Updated: Jul 5
Needless to say, a line like that doesn’t go without a request for clarification.
But the answer is all too familiar for the data pro trying to normalize data, especially the taxonomies they fall under. The challenge he experiences repeatedly is the matter of every clinician, surgeon, and physician having their own “grandiloquent” name for a procedure they “invented” and implemented daily or sometimes hourly.
The data pro feels strongly that this profession is especially prone to narcissism-driven taxonomies because many doctors like to think that what they have done has a particular uniqueness instead of a more general descriptor. So something as mainstream as a minimally invasive total knee replacement is not something that a groundbreaking knee surgeon would want in their medical records. What would Shakespeare say?
Is there room for ego in health data classification?
The International Classification of Diseases, Tenth Edition (ICD-10), a clinical cataloging system, went into effect for the U.S. healthcare industry on Oct. 1, 2015. It is arguably the bible of every ailment known to (American) humankind. The catalog currently has close to 130,000 procedure and diagnosis classification codes.
In theory, every healthcare procedure should correspond to a specific ICD-10 code entered into the Electronic Health Record platform. Pretty simple, right? Not necessarily.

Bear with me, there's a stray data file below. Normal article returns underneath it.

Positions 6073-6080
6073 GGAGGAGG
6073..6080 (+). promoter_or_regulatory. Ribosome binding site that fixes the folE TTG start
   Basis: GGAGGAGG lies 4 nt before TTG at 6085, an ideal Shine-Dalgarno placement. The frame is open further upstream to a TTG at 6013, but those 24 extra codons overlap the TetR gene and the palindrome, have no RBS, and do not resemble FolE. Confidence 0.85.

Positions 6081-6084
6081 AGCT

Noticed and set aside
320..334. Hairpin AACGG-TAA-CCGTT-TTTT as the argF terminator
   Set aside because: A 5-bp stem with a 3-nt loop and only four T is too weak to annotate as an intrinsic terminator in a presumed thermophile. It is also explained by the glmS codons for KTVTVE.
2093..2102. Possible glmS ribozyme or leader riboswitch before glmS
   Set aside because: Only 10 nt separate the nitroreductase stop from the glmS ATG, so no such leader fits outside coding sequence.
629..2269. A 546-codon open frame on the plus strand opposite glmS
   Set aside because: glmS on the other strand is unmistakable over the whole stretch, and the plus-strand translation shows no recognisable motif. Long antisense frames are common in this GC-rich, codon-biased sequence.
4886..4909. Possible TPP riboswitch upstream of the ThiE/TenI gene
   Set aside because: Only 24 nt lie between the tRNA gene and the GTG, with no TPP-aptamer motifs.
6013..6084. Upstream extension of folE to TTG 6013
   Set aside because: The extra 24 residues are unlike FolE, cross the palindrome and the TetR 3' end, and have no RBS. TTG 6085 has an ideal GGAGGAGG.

Because of the Shakespearean nature of many physicians and clinical workers, the current codes might not naturally fit that surgeon’s “branded” procedure. The result can create two problems. First, dissatisfaction on the medical side of being forced to put a more mundane classification into the system. Or second, having the database director add new taxonomies more indicative of the Shakespearean branding for that procedure.
I use healthcare as an example because of the number of documented procedures in ICD-10, but I can assure you the same phenomena occur in other industries. For instance, while not life or death, I know from personal experience that the classification of uses of marketing technologies can be at the mercy of a search engine optimization innovator who has cracked a code and wants no part of having his new process known simply as SEO or SEM.
In an age of data analytics, machine learning, and artificial intelligence, both scenarios above affect insights –– regardless of how they are normalized into the system. If a more innovative procedure is forced into a more mundane classification, the procedure becomes analytically “sanitized.” If, on the other hand, exceptions are made for even minor innovations, then the algorithm must be able to determine when to integrate the exception into the standard classification for broader analysis and insight.
Any of us who have been on a taxonomy and normalization team know that this is hard work –– even in industries where normalization might be, unlike healthcare, across very simple data universes. There is a constant tug of war between those wanting reliable granular insights and those needing to manage the data creek of billions of instances with only subtle differentiators.
Normalizing addresses, company names, and job titles have become relatively simple. But those enterprises expecting their data to drive artificial intelligence or predictive analytics must step up their game and expect the Shakespearean tendencies of their stakeholder to be a factor!
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